Abingdon, New York: Routledge
This book aims at uncovering the politics behind the provision of US foreign aid to Pakistan during three distinctive periods: the Cold War, the post-Cold War and the "war on terror".
Focusing on a comprehensive analysis of aid allocation and delivery mechanisms, this book uncovers the primary factors behind historical as well as contemporary US aid to Pakistan so far not thoroughly and empirically studied, especially in the post-2001 period of the "war on terror". Furthermore, based on findings that have emerged from interviews with over 200 respondents, including government officials, representatives of donor aid agencies, the private sector, civil society organizations and primary beneficiaries of US-funded projects, this book offers significant insights to researchers, policy-makers and practitioners interested in the discipline of aid and development effectiveness.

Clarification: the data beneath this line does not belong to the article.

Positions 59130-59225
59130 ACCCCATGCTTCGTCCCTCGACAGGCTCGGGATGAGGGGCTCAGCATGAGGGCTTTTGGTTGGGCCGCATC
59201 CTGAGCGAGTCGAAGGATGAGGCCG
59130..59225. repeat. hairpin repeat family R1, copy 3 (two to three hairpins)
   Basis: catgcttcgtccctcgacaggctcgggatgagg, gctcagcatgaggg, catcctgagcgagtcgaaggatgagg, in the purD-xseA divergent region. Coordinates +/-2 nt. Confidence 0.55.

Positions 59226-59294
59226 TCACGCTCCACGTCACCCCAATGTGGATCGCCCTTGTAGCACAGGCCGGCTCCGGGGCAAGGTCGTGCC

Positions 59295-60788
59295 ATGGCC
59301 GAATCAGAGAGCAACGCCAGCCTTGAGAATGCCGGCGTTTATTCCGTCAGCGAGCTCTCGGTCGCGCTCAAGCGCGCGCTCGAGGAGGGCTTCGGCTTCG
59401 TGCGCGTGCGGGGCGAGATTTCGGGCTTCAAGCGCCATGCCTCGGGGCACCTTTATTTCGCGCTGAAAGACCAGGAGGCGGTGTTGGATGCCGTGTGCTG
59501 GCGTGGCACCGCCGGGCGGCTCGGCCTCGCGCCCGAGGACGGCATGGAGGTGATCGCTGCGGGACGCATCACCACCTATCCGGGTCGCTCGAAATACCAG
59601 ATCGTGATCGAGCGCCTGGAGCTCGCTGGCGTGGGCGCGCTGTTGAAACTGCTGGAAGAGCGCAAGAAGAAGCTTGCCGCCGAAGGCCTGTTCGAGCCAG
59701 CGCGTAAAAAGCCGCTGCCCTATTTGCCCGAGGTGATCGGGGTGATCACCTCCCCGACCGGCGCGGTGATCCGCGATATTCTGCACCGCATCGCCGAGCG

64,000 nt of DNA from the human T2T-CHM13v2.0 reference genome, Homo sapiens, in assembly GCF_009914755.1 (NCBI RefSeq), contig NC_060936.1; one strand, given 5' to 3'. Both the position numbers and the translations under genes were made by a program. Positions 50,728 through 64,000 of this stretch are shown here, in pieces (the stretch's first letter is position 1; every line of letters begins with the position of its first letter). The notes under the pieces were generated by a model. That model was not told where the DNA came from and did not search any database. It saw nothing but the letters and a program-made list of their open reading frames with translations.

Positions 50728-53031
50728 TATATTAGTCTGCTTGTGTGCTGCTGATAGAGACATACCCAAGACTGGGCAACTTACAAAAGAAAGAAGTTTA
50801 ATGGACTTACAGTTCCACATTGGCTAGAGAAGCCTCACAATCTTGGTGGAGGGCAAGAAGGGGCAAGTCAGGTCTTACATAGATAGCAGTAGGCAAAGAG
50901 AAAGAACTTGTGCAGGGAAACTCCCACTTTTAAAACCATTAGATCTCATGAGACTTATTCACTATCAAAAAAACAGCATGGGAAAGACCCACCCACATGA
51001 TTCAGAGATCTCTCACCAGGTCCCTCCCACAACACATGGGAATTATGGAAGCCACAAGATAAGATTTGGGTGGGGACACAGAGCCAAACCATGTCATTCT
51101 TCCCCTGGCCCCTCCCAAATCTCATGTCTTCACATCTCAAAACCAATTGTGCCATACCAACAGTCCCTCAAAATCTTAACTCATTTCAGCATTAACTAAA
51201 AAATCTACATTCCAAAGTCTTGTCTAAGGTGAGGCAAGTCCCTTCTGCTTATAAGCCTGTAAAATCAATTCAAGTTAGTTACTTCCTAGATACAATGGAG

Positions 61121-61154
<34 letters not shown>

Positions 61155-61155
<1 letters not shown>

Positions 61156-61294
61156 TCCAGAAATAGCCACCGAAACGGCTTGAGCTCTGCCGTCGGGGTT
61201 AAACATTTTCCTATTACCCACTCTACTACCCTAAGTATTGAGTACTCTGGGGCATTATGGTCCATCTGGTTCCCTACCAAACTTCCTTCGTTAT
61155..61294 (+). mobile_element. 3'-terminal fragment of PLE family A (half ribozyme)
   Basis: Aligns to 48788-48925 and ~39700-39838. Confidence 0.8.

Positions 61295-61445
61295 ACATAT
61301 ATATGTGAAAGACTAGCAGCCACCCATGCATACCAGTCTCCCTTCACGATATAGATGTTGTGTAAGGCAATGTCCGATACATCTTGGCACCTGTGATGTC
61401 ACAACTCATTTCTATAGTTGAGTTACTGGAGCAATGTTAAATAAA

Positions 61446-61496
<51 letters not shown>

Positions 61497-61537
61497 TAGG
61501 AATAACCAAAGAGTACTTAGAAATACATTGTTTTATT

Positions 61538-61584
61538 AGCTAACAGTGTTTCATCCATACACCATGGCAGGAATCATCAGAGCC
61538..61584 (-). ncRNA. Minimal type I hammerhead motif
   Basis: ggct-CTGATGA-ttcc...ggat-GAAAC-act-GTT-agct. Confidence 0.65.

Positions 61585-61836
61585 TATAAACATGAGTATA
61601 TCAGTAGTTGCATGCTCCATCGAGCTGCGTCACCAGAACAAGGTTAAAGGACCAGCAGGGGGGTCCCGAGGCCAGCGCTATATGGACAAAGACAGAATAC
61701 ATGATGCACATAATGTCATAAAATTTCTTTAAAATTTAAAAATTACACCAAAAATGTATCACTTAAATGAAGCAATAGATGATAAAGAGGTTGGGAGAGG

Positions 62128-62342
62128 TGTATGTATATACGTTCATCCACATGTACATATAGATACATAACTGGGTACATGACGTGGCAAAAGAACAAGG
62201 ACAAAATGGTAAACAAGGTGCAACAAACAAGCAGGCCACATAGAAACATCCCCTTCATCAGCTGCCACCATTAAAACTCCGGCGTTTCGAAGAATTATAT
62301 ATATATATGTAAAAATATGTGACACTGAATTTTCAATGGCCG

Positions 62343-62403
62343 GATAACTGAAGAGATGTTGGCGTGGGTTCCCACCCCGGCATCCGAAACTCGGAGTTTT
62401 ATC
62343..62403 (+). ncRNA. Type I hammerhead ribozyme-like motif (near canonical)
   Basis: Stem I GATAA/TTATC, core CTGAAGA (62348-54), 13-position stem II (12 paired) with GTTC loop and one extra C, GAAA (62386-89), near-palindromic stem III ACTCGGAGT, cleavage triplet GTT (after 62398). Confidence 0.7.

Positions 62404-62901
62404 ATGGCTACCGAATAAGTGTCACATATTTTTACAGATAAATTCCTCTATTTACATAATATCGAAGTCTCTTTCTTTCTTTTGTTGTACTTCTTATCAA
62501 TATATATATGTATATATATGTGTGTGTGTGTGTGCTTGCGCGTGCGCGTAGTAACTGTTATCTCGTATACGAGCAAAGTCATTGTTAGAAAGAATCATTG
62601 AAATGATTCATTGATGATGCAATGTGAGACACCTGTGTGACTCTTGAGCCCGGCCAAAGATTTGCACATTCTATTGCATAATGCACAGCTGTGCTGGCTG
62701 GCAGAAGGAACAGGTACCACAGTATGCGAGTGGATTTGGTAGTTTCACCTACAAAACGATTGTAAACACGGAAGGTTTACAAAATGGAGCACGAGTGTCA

Making use of both quantitative and qualitative data and based on extensive fieldwork and primary data, this book fills a significant gap in the empirical analysis of US aid to Pakistan. As such, it will be of great interest to students and scholars of Asian and US politics, as well as to those who have teaching and research interests in disciplines such as international relations, history, strategic studies, international political economy and development studies.